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Media Warns Clinton When They’re Doing a Story; Here’s Why

posted by Breanna Khorrami 0 comments
#youknowyoureunhealthywhen Clinton happily yields national spotlight to Trump, avoids its glare - citizen slant
REUTERS/Chris Keane

Some of the leaked emails of Clinton campaign chairman John Podesta that are receiving great attention are ones where media warns the campaign of a story that it is about to publish. Trump supporters point to these as evidence of collusion between the media and Clinton.

There is a very important reason for such ‘warnings,’ and it has nothing to do with any collusion.

In fact, just this week, there was an admission by Trump that he gets the very same warnings. When the New York Times published the story about the allegations made by two women that Donald Trump committed inappropriate acts against them, the Times admittedly contacted Trump prior to publishing and was on the receiving end of a very angry Trump tirade — something to which Trump admitted.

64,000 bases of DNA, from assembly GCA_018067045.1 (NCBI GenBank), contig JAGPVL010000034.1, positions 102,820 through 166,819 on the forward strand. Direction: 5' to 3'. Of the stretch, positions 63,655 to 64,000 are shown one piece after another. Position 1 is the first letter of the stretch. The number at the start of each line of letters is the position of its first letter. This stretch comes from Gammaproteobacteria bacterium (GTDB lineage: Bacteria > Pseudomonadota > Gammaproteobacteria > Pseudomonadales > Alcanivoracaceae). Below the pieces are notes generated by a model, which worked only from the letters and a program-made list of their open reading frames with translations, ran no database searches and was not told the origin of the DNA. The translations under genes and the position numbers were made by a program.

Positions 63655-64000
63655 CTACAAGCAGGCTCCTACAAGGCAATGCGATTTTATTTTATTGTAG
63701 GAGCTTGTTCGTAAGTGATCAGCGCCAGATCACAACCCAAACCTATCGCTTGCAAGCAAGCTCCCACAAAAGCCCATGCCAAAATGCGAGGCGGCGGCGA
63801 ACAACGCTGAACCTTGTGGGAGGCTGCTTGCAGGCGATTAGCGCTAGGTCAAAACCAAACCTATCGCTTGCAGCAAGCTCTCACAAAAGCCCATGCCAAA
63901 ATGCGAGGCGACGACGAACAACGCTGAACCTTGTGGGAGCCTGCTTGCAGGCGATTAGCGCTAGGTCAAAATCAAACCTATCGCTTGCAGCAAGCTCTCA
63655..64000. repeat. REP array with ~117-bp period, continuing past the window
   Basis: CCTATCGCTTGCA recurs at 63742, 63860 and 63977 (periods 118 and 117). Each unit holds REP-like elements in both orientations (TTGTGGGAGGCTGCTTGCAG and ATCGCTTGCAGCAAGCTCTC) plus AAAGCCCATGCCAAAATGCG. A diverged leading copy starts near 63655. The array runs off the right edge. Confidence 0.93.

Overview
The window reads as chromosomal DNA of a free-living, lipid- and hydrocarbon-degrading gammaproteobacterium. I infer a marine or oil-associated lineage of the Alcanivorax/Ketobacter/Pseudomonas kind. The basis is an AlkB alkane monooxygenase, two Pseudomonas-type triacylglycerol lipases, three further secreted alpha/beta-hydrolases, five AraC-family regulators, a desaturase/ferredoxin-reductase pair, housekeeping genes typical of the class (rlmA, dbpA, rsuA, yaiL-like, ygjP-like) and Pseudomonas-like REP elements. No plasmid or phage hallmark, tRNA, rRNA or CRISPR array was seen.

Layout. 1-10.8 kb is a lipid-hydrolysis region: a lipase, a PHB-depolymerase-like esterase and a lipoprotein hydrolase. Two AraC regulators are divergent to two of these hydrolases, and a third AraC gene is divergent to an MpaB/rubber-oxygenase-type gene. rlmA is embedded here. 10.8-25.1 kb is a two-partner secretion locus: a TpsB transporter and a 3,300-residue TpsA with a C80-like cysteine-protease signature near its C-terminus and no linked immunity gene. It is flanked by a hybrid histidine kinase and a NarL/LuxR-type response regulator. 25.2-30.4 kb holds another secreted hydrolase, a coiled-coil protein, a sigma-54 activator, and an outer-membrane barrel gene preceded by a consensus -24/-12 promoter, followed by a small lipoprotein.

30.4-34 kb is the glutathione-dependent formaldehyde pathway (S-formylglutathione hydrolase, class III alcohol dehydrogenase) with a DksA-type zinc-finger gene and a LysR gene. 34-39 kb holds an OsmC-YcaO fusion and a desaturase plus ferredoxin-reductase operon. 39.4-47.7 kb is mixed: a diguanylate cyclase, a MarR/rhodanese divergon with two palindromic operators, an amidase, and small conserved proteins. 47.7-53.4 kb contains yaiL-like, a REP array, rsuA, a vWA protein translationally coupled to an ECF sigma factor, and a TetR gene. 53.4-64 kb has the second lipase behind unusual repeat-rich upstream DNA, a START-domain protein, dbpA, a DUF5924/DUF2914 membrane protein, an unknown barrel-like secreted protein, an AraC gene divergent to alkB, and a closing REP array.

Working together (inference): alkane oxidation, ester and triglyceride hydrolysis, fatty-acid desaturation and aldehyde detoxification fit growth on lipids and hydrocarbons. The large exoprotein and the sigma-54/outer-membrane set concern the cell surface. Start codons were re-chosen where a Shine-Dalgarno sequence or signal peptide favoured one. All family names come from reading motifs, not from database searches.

Additionally, when the Washington Post was going to publish the leaked ‘Access Hollywood’ recording of Trump making some very lewd comments that has rocked his campaign, they not only contacted the Trump campaign, but provided a transcript of the recording, and upon request, provided Trump with an actual copy of it, giving him a chance to comment prior to publishing the article.

Contacting an individual who is part of the story that is a subject of an article is not at all a sign of collusion, lest Trump wants to claim that the very industry that is united against him is actually colluding with him.

In fact, contacting a subject of a story is standard protocol for responsible journalism. When a journalist is writing a story — good or bad — about an individual, they almost always attempt to contact that person in order to obtain their side of the story. That is why it is commonplace for the story to contain a line that specifically detail the contact attempts and what the results were — whether the person responded or not, and if so, what they said.

This is true whether the individual is private or a public figure, whether it is a person or a corporation. Media inquiries regarding stories that are about to be written are not any evidence of collusion.

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